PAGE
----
By performing in-network caching, Internet Service Providers (ISPs) allow Content Providers (CPs) to serve contents from locations closer to users. In this way, the pressure of content delivery on ISPs’ network is alleviated, and the users’ Quality-of-Experience (QoE) improved. Due to its impact on QoE, caching has been recently considered as a form of traffic prioritization in the debate on Network Neutrality (NN). A possible approach to perform NN-compliant caching consists in assigning the same portion of cache storage to all the CPs. However, this static subdivision does not consider the different popularities of the CPs’ contents and is therefore inefficient. Alternatively, the cache can be subdivided among the CPs proportionally to the popularity of their contents. However, CPs consider this information private and are reluctant to disclose it. In this work, we propose a protocol to perform a popularity-driven subdivision of the caches’ storage in a privacy-preserving and network-neutral fashion. The protocol is based on the Shamir Secret Sharing (SSS) scheme and is designed to ensure a NN-compliant subdivision of the caches while preserving the privacy of both CPs and ISP (i.e., contents’ popularity and caches’ size are not disclosed). Through dynamic simulation, we show that the popularity-driven cache subdivision (enforced by using our protocol) outperforms several baseline approaches in terms of overall network Resource Occupation (RO) and caching Hit-Ratios. Thanks to our numerical results, we observe that the frequency of execution of the protocol has a significant impact on the RO, and that the ISP can tune this frequency to minimize its RO while introducing an acceptable data overhead. Because of this tuning, several CPs may experience a loss with respect to the hit-ratio that they would obtain by independently choosing the frequency of execution. This loss is very limited, and the employment of the protocol is therefore beneficial to all the involved parties, especially since, by using it, CPs are guaranteed that the ISP behaves in a network-neutral manner.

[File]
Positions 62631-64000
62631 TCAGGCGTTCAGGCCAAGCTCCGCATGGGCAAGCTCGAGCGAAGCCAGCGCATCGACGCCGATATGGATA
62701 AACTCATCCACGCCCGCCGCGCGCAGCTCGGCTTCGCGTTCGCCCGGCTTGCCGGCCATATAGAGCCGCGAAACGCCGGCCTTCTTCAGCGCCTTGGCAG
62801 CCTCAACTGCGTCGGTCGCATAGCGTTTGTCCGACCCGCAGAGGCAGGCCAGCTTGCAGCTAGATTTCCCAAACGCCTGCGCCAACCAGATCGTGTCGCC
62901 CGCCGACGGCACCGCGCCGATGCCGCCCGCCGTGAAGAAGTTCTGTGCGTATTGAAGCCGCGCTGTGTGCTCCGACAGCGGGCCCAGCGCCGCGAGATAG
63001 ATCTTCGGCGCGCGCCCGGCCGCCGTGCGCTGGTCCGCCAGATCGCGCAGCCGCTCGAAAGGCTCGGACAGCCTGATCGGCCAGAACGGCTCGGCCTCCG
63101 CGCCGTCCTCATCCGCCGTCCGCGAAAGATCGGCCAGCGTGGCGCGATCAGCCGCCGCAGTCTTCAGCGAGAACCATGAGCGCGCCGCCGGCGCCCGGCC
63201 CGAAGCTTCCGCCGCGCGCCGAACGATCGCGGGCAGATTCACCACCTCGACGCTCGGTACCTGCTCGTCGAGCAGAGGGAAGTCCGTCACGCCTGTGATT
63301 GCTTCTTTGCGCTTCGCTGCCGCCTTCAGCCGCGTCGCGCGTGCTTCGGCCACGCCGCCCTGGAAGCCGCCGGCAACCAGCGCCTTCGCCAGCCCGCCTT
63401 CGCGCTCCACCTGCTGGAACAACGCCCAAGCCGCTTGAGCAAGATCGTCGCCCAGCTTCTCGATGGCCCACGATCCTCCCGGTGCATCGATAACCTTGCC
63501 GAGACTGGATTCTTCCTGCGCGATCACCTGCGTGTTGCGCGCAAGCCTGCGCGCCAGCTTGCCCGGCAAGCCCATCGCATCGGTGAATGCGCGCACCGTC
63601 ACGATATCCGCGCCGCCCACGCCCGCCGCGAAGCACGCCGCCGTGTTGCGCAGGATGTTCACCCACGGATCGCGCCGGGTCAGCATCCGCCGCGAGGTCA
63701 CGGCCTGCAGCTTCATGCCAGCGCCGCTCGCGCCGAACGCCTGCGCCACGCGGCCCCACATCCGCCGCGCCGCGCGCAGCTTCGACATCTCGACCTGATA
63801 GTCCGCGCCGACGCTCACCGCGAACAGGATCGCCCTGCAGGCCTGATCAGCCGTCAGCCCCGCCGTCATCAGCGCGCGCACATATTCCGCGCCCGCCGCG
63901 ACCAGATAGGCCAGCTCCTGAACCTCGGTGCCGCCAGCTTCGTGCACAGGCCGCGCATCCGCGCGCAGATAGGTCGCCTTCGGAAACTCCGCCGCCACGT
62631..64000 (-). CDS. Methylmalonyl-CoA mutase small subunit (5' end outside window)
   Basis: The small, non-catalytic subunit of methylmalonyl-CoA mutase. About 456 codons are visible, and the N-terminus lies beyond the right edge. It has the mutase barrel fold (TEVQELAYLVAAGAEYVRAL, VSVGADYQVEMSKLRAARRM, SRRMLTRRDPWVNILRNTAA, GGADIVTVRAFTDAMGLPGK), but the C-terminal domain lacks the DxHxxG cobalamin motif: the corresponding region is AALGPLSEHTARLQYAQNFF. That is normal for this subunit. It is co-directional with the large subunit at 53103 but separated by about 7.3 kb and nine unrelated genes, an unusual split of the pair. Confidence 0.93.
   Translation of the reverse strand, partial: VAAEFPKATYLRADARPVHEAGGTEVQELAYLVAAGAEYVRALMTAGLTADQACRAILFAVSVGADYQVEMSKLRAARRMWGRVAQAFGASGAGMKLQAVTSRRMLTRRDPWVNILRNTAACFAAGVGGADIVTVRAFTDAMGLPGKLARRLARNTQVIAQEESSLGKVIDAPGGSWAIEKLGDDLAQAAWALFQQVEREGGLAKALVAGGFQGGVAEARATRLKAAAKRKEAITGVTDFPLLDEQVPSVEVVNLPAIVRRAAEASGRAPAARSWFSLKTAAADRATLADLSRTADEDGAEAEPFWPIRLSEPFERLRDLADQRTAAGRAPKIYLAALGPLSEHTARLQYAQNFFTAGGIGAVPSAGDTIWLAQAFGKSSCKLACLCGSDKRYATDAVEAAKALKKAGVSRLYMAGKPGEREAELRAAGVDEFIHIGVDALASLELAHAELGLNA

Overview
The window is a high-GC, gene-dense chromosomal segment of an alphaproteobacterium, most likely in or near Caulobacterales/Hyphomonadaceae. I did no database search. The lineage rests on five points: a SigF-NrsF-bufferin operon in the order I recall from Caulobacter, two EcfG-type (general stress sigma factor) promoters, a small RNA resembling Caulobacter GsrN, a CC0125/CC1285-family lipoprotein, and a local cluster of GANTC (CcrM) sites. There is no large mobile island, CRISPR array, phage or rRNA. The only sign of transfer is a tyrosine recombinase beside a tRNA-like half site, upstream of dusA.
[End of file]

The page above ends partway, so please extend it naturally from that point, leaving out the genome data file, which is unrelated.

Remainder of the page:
A Privacy-Preserving Protocol for Network-Neutral Caching in ISP Networks / Andreoletti, Davide; Ayoub, Omran; Rottondi, Cristina; Giordano, Silvia; Verticale, Giacomo; Tornatore, Massimo. - In: IEEE ACCESS. - ISSN 2169-3536. - ELETTRONICO. - 7:(2019), pp. 160227-160240. [10.1109/ACCESS.2019.2950593]

A Privacy-Preserving Protocol for Network-Neutral Caching in ISP Networks

Rottondi, Cristina;
2019

Abstract

By performing in-network caching, Internet Service Providers (ISPs) allow Content Providers (CPs) to serve contents from locations closer to users. In this way, the pressure of content delivery on ISPs’ network is alleviated, and the users’ Quality-of-Experience (QoE) improved. Due to its impact on QoE, caching has been recently considered as a form of traffic prioritization in the debate on Network Neutrality (NN). A possible approach to perform NN-compliant caching consists in assigning the same portion of cache storage to all the CPs. However, this static subdivision does not consider the different popularities of the CPs’ contents and is therefore inefficient. Alternatively, the cache can be subdivided among the CPs proportionally to the popularity of their contents. However, CPs consider this information private and are reluctant to disclose it. In this work, we propose a protocol to perform a popularity-driven subdivision of the caches’ storage in a privacy-preserving and network-neutral fashion. The protocol is based on the Shamir Secret Sharing (SSS) scheme and is designed to ensure a NN-compliant subdivision of the caches while preserving the privacy of both CPs and ISP (i.e., contents’ popularity and caches’ size are not disclosed). Through dynamic simulation, we show that the popularity-driven cache subdivision (enforced by using our protocol) outperforms several baseline approaches in terms of overall network Resource Occupation (RO) and caching Hit-Ratios. Thanks to our numerical results, we observe that the frequency of execution of the protocol has a significant impact on the RO, and that the ISP can tune this frequency to minimize its RO while introducing an acceptable data overhead. Because of this tuning, several CPs may experience a loss with respect to the hit-ratio that they would obtain by independently choosing the frequency of execution. This loss is very limited, and the employment of the protocol is therefore beneficial to all the involved parties, especially since, by using it, CPs are guaranteed that the ISP behaves in a network-neutral manner.
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Utilizza questo identificativo per citare o creare un link a questo documento: http://hdl.handle.net/11583/2768944
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